But between the show-special pricing and my satisfaction with the fit and comfort of our Clarks, the idea of tackling a few hours of bench work clicked with me instantly. Nothing like the prospect of saving about $400 to make me anxious to haul out the soldering iron. The David Clarks originally came to us with our first airplane, tossed in by a young man who planned to do little flying in the future; if I screwed them up or if we didn't like them, selling them for the cost of the Headsets Inc. kits would be relatively easy.
And then we'd buy new. Well, we've put more than 40 hours on our Headsets Inc. David Clarks and my only regret is not making the change sooner. As you'll read in a moment, the conversion process was relatively easy certainly no challenge to anyone with even minor skills at soldering or reading instructions. Better still, the ANR is effective, the audio clearer and the fit exactly like the David Clarks fit before the conversion.
So, to give away the plot a bit early, this project is worth doing if you're flying any brand of passive headsets that will take the kits. For about $190 and a couple of hours of work per set, you can enjoy active noise reduction comparable to several brands selling for two and three times the price. And you can use the savings of $200 to $400 per head to enjoy a nice weekend flying trip using your newly converted headsets and experience the reduction in fatigue you'll feel upon arrival.
Is This A Conversion Or A Renewal?
From The Shells In, You Really Get New...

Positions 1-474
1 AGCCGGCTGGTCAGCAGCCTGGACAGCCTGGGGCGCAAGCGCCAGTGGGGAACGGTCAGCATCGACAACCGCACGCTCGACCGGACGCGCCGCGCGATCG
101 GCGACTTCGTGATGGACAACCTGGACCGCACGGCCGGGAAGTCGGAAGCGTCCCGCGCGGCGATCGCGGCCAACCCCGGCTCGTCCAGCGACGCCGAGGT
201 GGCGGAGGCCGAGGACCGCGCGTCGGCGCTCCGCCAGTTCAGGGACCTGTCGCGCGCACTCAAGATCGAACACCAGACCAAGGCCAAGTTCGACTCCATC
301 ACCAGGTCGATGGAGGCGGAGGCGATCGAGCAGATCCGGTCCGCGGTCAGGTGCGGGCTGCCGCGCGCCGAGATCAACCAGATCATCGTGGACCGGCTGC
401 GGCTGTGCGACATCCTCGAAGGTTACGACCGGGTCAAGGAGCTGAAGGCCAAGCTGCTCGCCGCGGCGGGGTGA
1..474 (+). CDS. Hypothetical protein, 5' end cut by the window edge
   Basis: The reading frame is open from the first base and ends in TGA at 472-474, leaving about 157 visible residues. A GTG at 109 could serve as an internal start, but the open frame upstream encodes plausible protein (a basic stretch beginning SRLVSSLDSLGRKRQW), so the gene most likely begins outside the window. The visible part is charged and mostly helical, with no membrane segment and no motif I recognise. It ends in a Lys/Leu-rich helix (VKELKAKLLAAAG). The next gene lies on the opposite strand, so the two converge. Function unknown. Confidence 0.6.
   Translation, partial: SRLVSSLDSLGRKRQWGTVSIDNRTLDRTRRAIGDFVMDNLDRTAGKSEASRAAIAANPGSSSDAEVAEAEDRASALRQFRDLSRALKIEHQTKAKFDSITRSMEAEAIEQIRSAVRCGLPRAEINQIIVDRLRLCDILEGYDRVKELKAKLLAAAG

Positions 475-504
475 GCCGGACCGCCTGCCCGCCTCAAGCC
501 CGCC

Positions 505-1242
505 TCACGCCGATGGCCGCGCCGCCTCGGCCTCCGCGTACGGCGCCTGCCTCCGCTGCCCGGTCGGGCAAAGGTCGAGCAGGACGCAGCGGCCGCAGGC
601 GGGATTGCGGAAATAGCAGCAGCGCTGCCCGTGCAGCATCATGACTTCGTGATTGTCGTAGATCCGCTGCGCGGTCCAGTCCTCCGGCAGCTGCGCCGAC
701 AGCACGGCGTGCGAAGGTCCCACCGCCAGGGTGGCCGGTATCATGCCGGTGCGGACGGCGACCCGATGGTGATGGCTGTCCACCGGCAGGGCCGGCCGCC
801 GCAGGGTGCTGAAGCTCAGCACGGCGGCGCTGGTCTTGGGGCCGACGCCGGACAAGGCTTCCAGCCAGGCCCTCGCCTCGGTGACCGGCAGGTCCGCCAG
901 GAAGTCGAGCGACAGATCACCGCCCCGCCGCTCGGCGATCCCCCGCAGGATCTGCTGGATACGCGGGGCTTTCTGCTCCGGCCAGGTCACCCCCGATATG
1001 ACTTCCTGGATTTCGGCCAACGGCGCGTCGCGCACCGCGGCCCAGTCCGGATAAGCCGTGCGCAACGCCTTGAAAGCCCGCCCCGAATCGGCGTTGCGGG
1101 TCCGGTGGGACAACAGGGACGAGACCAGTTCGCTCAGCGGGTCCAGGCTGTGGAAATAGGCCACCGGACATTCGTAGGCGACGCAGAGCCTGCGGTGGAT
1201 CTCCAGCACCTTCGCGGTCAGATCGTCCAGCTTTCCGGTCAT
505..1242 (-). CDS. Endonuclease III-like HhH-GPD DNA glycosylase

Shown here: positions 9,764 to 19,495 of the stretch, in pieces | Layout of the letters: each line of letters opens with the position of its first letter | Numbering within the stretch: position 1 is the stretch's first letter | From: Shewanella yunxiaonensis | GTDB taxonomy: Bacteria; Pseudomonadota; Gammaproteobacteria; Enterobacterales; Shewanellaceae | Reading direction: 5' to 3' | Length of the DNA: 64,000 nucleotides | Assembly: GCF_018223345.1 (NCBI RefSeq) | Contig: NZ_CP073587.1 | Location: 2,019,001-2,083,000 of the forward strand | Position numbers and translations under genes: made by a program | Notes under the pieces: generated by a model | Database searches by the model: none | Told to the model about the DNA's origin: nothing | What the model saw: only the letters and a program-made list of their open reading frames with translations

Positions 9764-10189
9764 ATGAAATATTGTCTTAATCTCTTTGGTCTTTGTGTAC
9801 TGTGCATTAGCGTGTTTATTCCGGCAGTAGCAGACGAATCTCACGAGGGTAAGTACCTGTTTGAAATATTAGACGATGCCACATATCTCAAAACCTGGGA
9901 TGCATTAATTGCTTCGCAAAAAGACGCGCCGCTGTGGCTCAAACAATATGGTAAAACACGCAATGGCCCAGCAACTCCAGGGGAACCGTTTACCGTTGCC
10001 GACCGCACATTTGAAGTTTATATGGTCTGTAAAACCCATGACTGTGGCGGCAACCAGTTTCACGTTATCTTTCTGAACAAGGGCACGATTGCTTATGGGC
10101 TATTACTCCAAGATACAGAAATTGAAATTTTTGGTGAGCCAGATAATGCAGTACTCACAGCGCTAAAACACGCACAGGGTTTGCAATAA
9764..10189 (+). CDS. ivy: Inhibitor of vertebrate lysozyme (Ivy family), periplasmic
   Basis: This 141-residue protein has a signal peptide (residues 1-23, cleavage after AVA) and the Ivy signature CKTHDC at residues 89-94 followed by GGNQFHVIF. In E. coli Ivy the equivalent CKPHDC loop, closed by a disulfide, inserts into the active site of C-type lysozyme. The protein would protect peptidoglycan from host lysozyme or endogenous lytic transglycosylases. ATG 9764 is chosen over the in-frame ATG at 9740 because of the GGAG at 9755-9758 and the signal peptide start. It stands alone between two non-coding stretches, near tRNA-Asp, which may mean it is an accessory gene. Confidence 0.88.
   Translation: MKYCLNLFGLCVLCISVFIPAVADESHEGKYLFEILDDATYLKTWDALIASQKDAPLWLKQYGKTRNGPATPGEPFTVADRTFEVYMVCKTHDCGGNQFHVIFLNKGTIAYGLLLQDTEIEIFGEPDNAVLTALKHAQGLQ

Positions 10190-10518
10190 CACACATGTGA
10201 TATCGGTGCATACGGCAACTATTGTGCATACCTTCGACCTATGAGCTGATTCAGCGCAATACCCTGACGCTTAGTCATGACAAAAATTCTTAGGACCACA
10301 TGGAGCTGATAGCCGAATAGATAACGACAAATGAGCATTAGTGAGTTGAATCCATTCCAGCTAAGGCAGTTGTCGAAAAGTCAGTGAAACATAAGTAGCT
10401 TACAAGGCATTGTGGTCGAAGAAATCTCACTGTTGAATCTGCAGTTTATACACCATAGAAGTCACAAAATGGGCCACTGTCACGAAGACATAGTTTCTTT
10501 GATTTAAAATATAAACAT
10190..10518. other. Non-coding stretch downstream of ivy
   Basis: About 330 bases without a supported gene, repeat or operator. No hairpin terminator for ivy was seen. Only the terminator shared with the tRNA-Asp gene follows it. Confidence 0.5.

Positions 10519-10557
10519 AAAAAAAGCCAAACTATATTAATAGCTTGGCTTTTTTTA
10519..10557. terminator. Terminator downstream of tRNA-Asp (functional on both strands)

In essence, Headsets Inc. provides you with all-new hearing electronics you can even replace the main jack cable which means that, upon completion of the conversion, you essentially have all-new gear, with the exception of the earshells, seals, headband, microphone and volume control of your existing non-ANR headset. The kit includes new inserts to replace your existing speakers. Those inserts carry an integral microphone and two speakers, one for audio, the other for the ANR "white noise" that cancels background sound. These integrated units, one for each earshell, also sport the integrated circuit board and digital processor that "hears" the background noise and generates the opposing-wave sound that cancels the targeted frequencies.
To make the ANR modules work, the kit includes new foam sound insulation to go inside the earshells, several pieces of wire, a new cross-over cable, a length of resin-core solder, several small pieces of heat-shrink tubing to cover and insulate the wire connections, a battery box, and a set of instructions complete with color wiring diagrams. Finally, the standard kit includes a power cable meant for securing to the headset cord.
My attitude toward securing an external power lead to our old headset cables fell short of enthusiastic; our cables looked their ages and the jacks themselves showed signs of wear and tarnishing. Besides, the single lead already seems to tangle on every possible projection. So we opted for the new-cable option the company offers. For an additional $20, we received brand-new cords which consist of a new multi-conductor cable incorporating the power cord and connector, plus new mic and headphone jacks.
Since we long ago installed new gel earseals, mic muffs and headpads, completing the conversion basically overhauled our old units to zero time; sure, the shells and metal headbands remain the same, but otherwise everything in the hearing side of our headphones came away brand new. No, we didn't replace our noise-canceling mics; no biggie. From what we hear, they work great; in other words: ain't broke; ain't fixin' 'em.